West Virginia University Woodburn Associate Professor of English Literature Jonathan Burton recently co-authored an essential anthology for early modern scholarship.
Race in Early Modern Englandcompiles primary materials from 16th and 17th century England highlighting the range and complexity of racial vocabularies and practices.
The books longer, more complex history of race is crucial to the projects of activists, scholars and students working to denaturalize and overcome racism around the world,Burton said.
The collected documents range from travelersnarratives and medical texts to biblical exegesis, recipe books and scientific tracts.
In addition, the introduction discusses writings on religion, skin color, sexual and marital practices, geography and the human body to explain pre-Enlightenment lineages of racial categories.
The Age of Enlightenment, often associated with the rise of scientific thinking, evolved in Western Europe in the 18th century and used reason to challenge medieval notions of theology, politics and philosophy.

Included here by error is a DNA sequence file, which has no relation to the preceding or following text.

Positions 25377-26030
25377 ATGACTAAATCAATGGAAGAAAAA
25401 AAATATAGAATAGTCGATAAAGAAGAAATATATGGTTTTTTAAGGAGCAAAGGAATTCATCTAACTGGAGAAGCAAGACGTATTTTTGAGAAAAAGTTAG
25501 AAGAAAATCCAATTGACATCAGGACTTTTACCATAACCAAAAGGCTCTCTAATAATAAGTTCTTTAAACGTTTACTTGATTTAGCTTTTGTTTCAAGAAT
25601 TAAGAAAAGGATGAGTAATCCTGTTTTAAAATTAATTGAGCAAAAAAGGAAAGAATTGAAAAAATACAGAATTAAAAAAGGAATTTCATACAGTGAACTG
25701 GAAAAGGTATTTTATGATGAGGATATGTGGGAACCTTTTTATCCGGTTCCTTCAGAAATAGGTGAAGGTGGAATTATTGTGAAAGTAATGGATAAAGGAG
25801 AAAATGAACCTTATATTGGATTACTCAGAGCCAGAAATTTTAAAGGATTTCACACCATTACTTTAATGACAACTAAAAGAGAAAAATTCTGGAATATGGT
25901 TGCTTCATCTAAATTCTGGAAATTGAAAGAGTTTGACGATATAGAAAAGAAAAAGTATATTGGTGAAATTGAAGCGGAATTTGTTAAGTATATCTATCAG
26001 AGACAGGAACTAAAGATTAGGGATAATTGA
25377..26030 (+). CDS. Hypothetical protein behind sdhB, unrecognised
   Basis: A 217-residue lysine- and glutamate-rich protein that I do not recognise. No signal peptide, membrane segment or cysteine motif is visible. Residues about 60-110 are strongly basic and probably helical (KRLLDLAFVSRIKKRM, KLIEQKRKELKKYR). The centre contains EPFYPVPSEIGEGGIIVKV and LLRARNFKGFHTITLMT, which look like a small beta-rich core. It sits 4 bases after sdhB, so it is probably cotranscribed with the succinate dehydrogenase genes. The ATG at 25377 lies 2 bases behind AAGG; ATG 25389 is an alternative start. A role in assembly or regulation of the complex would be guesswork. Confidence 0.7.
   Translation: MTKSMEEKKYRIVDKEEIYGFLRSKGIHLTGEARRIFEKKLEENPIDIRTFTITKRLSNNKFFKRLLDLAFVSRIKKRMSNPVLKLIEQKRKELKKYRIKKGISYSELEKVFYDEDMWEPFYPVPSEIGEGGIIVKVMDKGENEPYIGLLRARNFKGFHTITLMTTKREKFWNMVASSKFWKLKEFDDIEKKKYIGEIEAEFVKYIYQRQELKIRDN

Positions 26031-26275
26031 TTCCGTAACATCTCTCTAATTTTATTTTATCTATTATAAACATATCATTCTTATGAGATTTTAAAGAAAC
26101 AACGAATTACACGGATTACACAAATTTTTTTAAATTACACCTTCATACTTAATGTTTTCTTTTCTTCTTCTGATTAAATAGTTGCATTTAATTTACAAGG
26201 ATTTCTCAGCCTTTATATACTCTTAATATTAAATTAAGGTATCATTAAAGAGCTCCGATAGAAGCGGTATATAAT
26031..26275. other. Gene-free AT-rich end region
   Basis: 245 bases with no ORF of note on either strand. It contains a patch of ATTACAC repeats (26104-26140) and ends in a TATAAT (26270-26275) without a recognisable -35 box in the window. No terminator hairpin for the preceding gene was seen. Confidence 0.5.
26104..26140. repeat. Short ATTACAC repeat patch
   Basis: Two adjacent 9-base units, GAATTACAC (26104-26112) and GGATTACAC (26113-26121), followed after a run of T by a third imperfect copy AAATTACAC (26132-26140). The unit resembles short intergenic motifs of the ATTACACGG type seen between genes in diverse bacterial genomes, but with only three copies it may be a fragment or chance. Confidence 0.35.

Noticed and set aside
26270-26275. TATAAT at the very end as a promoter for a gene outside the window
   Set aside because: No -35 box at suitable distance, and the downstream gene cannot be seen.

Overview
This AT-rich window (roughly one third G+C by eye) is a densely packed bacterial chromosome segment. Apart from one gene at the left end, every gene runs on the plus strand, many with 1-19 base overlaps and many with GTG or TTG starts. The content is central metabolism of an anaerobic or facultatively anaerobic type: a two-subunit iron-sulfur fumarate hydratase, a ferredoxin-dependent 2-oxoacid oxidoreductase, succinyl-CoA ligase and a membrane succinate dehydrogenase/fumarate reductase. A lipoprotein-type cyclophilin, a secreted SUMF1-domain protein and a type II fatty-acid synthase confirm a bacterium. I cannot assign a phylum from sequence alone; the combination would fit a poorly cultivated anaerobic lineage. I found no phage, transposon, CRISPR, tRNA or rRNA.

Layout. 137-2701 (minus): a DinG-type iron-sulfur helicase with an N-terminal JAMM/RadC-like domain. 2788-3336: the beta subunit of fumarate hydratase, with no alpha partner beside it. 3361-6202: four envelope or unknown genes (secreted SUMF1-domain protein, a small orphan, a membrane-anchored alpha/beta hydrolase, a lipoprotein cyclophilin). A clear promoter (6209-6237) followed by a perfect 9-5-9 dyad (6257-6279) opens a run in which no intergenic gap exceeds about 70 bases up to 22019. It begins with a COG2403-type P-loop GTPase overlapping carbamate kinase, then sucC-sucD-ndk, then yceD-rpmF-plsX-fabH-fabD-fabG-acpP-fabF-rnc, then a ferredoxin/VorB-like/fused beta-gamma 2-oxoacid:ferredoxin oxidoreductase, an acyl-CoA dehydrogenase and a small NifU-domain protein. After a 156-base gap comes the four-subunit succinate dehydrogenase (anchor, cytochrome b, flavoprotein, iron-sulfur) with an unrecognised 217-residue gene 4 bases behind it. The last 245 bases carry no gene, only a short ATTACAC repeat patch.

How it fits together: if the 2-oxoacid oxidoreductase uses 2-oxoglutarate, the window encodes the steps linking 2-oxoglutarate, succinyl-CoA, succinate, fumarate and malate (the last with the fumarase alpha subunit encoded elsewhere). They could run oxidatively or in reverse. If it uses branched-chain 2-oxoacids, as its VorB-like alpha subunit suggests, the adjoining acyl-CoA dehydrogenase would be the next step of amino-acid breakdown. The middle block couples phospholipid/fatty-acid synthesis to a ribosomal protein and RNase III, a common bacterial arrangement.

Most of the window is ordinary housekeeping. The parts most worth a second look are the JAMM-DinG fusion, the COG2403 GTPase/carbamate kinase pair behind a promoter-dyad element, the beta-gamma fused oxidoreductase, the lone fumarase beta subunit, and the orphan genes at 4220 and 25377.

The book challenges the idea that, prior to the Age of Enlightenment, notions of cultural difference were less scientific and, therefore, not as harmful as later notions.
The discourse of scientific racism is not only cultural itself but also continuous with many early modern notions that were expressed in different vocabularies,Burton said.
Burton earned his doctorate from The City University of New York in 2000. He recently publishedTraffic and Turning: Islam and English Drama, 1579-1624.Burton teaches Shakespeare and Renaissance studies courses at the undergraduate and graduate levels in the Eberly College of Arts and Sciences at WVU .
His co-author, Ania Loomba, is the Catherine Bryson Professor of English at the University of Pennsylvania.